2018 - Yearly Round Up

By Gabrielle Richardson
December 31, 2018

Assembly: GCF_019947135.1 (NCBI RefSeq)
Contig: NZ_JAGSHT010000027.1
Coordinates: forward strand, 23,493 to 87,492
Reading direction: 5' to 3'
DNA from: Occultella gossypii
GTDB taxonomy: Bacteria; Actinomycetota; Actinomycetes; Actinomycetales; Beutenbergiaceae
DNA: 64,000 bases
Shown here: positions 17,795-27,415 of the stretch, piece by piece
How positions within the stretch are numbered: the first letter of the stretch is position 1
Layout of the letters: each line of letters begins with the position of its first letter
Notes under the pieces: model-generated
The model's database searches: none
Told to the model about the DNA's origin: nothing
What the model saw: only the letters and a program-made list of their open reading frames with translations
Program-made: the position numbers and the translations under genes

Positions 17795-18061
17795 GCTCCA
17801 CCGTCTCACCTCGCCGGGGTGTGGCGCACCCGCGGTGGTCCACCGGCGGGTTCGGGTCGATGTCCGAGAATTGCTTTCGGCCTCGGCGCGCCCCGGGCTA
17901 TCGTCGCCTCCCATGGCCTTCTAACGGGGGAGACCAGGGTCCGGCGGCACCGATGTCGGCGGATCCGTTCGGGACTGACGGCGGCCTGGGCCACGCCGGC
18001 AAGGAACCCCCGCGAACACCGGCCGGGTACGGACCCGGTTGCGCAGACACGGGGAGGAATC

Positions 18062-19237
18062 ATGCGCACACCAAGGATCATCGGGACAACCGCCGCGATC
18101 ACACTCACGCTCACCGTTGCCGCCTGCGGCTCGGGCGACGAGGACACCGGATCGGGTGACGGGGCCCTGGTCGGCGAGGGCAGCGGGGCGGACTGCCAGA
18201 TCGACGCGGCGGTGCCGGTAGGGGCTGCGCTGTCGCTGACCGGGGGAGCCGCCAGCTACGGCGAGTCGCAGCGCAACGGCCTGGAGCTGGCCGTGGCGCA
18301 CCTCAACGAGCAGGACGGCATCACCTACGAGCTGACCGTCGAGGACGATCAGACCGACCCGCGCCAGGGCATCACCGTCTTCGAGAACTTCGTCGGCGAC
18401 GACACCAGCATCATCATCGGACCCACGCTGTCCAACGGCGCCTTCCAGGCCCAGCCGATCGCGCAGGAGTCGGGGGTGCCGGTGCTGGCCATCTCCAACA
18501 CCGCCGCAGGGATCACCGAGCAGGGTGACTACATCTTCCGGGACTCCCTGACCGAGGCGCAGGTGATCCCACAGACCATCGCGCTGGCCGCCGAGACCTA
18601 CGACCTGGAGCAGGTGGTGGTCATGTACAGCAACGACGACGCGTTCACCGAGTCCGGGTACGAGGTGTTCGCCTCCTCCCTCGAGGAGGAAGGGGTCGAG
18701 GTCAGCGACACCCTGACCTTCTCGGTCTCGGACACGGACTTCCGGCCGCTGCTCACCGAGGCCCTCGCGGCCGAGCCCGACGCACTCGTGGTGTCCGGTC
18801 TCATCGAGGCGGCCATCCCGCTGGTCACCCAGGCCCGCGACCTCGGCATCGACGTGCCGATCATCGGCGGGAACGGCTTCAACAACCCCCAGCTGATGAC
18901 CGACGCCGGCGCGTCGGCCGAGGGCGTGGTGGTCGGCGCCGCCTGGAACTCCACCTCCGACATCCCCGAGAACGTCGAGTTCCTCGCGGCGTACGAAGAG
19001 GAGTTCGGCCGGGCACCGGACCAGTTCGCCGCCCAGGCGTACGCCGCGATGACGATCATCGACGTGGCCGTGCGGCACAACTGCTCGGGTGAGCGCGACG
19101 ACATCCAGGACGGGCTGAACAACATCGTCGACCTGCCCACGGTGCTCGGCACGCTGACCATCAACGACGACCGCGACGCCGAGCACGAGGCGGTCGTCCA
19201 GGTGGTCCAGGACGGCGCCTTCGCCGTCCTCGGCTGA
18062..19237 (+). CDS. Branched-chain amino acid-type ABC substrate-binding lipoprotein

2018 has been a fantastic year for BDI Resourcing and most definitely a year for celebration. In today’s post, we wanted to share some of our successes with you all and take the opportunity to thank everyone who has supported us along the way. The Tier 2 Visa Cap BDI Resourcing was set up in 2017 with the sole aim to solve the NHS staffing crisis by supporting international doctors and nurses to relocate to the UK and fill vacant NHS posts. However, in January 2018, this became difficult as a result of the Government’s Tier 2 visa cap. The Government placed a cap on accepted visa’s in an effort to regulate UK immigration and as a result, thousands of doctors and nurses were being denied entry into the UK every single month despite the 10, 000 vacant NHS posts. Here at BDI Resourcing, we experienced this detrimental effect first-hand with longer A&E waiting times, access to outpatient appointments and most importantly, the strain it was having on NHS doctors and nurses. Thus, in January, we made it our mission to get the Tier 2 cap lifted to ensure all doctors and nurses could enter the UK and take up NHS posts. We were the first body to go to the media, with articles from I-News being printed on the issue, we featured on Sky News television coverage, spoke to the head of NHS Employers, the Chair of the BMA, the Shadow Home and Health Secretaries and many other Senior Royal College and NHS figures. We were unrelenting in our campaigning and, on the 15th June 2018, it was announced by the UK Home Office that the visa cap will be removed for all international doctors – our mission was complete. Our Team Grew This year the BDI Resourcing team grew from five to thirteen with the introduction of Sebastian, Gabrielle, Luke, Sean, Isla, Georgia, Jonny and Rich. By expanding our team in all areas including Paediatrics, Social Media, Radiology, General Medicine, Relocation Support, Emergency Medicine, Surgery and Pathology it meant we could strengthen the support we offer all IMGs, nurses, NHS hospitals and improve our online presence.   Doctors and Hospitals Helped This year, we are proud to announce that we have helped 205 international doctors relocate from 20 different countries into 55 different NHS hospitals. These placements mean that thousands of more patients will be seen every year, waiting times are reduced and we have saved the NHS approximately £25 million, money that would have been spent on temporary staff. We are extremely proud of the number of doctors and hospitals we have been able to help this year – and we look forward to seeing how many more doctors, nurses and hospitals we can help in 2019! Awards We are also grateful to have been nominated for several awards: The Small Awards Best Business Start-Up New Kid on the Block Best New Business Awards Service Industry Business of the Year Business of the Year Lloyds Bank National Business Awards New Business of the Year It was an absolute honour to have our hard work and the dedication we give to supporting IMGs and NHS hospitals recognised nationally and even more of an honour to be have received the Runner-Up award for the Service Industry Business of the Year. BDI Resourcing’s passion is to help ALL international doctors and nurses on their journey to the UK and so it is great to see the service we offer acknowledged and we look forward to offering more in the New Year. Thank You We would like to take this opportunity to thank every single one of you who comes to us for advice and guidance over the last year. From reading our blogs to sharing our contact details with your friends – we truly appreciate your support and we hope that we can help find each and every single one of you your dream NHS post. See you in the New Year for a very big announcement!